The second phase will be the expansion of the cargo-handling capacity to 172,000 metric tonnes by the year 2034, he added. This project part of the overall scheme will be financed by a $200 million loan from China’s Export – Import Bank. The China Communication Construction Company will handle the site.
“Beginning in May, the CAA is also starting the installation of a double-form, new baggage conveyer belt. Among the capabilities of this modern and high capacity belt is the ability to track each particular bag, issue bag tags and increase the luggage loading speed,” revealed Igunduura.
The system will be manufactured and installed by Vanderlande Industries BV of the Netherlands. According to the company’s profile, Vanderlande is the global market leader in baggage-handling systems for airports, and sorting systems for parcel and postal services.
Vanderlande’s conveyer belt systems are active in 600 airports, including 17 of the world’s top 25 airports.
This project will cost $4.8 million and money to finance it has also been internally generated by the CAA.
The other aspect of the Entebbe International Airport overall plan is the upgrade of the air navigation equipment. This will be executed by the Korea International Cooperation Agency, under a grant to the Government of Uganda by the Republic of South Korea Government. The grant is worth $9.5 million.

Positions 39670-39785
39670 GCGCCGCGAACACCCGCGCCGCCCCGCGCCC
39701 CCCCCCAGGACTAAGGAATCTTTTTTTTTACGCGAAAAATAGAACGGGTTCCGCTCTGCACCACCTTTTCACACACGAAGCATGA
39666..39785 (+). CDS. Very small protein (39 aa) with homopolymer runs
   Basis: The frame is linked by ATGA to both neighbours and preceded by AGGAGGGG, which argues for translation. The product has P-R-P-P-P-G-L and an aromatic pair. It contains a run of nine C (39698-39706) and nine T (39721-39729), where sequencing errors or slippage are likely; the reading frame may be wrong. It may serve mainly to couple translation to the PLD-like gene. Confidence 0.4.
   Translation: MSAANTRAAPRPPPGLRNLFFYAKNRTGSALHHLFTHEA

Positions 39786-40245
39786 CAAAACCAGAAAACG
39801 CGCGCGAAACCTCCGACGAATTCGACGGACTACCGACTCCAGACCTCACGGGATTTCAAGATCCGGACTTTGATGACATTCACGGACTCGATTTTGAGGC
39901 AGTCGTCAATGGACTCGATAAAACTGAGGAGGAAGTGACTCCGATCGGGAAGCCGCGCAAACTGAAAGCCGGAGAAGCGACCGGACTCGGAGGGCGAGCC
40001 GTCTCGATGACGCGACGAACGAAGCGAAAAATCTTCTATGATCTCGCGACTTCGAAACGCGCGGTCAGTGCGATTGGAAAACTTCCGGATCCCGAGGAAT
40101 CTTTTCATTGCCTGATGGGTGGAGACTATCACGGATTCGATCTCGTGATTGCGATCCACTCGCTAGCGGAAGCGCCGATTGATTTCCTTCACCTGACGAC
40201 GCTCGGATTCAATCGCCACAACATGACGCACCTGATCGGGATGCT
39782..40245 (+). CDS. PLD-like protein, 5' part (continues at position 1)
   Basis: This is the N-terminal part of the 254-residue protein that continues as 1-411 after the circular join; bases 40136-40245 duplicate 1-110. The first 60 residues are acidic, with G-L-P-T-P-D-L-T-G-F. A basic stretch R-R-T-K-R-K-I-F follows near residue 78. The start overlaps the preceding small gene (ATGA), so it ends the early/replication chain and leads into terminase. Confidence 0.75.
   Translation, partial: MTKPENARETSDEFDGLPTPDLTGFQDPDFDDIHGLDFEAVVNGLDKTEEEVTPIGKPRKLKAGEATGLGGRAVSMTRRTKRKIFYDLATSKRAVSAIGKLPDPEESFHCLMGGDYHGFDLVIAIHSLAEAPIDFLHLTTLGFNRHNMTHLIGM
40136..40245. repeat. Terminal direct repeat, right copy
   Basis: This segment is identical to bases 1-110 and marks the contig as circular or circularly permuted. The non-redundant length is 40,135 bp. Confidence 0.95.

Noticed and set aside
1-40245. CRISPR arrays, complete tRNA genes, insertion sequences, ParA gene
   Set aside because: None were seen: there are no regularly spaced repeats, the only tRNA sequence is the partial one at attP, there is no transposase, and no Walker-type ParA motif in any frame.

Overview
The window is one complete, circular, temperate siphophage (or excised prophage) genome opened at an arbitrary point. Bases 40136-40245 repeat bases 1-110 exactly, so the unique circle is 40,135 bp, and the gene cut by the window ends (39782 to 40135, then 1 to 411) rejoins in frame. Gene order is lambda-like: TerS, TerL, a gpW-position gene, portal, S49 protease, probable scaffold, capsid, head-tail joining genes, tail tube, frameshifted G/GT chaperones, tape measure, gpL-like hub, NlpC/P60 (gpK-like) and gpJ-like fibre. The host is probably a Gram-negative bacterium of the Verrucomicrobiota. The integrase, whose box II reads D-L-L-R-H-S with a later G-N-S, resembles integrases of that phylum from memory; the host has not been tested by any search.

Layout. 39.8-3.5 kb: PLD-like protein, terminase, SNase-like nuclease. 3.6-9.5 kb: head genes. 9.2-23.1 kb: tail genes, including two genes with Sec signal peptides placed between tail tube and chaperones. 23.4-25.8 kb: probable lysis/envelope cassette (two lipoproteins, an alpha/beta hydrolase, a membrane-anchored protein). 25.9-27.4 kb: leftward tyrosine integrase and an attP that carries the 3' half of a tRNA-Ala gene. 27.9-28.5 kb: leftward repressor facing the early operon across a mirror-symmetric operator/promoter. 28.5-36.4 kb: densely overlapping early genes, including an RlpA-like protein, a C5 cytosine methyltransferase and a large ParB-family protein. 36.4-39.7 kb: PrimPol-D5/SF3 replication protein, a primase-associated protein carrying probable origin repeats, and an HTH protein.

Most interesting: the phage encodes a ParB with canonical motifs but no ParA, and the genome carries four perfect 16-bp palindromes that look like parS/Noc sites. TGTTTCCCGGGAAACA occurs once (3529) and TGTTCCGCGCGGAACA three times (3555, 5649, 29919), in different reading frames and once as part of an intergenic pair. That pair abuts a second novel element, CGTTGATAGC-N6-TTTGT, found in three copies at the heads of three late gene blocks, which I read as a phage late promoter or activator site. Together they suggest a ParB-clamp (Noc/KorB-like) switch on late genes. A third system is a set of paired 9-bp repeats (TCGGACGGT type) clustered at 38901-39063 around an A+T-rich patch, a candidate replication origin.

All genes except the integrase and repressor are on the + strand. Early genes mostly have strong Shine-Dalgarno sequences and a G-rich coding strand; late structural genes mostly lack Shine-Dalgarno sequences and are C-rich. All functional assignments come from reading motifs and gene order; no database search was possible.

All these construction projects are meant to transform and maintain Entebbe International Airport as an aviation point adhering to international standards.
“Air transport is highly regulated and regularly audited by the International Civil Aviation Organization (ICAO),” said Igunduura, “so we have to maintain international standards.”
The ICAO can close an airport or ground aircraft if they fail to meet the set minimum international standards, as agreed upon by member states. Uganda is one of the ICAO signatory states.
“For the development of air transport, it is necessary to enlist the commitment of government and other sectors like tourism and industry, to create an international brand for Uganda. This is done by means of diplomatic relations, marketing campaigns and promotion of the country,” according to the Uganda Civil Aviation Master Plan.
“Entebbe is the main point of entry into Uganda by air, and main exit point. It is, therefore, a place where first and last impressions about Uganda are formed,” explained Igunduura.
Uganda was recently named as one of the top ten international tourist destinations at the inaugural Global Tourist Destination Carnival. This means the country has the potential to attract more tourists in the coming years.
Entebbe airport is also the United Nations support base for its operations in the region.
There are four things that influence airlines choice of destination; stability of the nation, economic performance, air traffic available and state of the facilities at the airport.
For Uganda to be marketable globally as a destination choice for investors and tourists, Igunduura said, the country has to set up a standard international airport, with facilities to attract and ease the transit of passengers and cargo.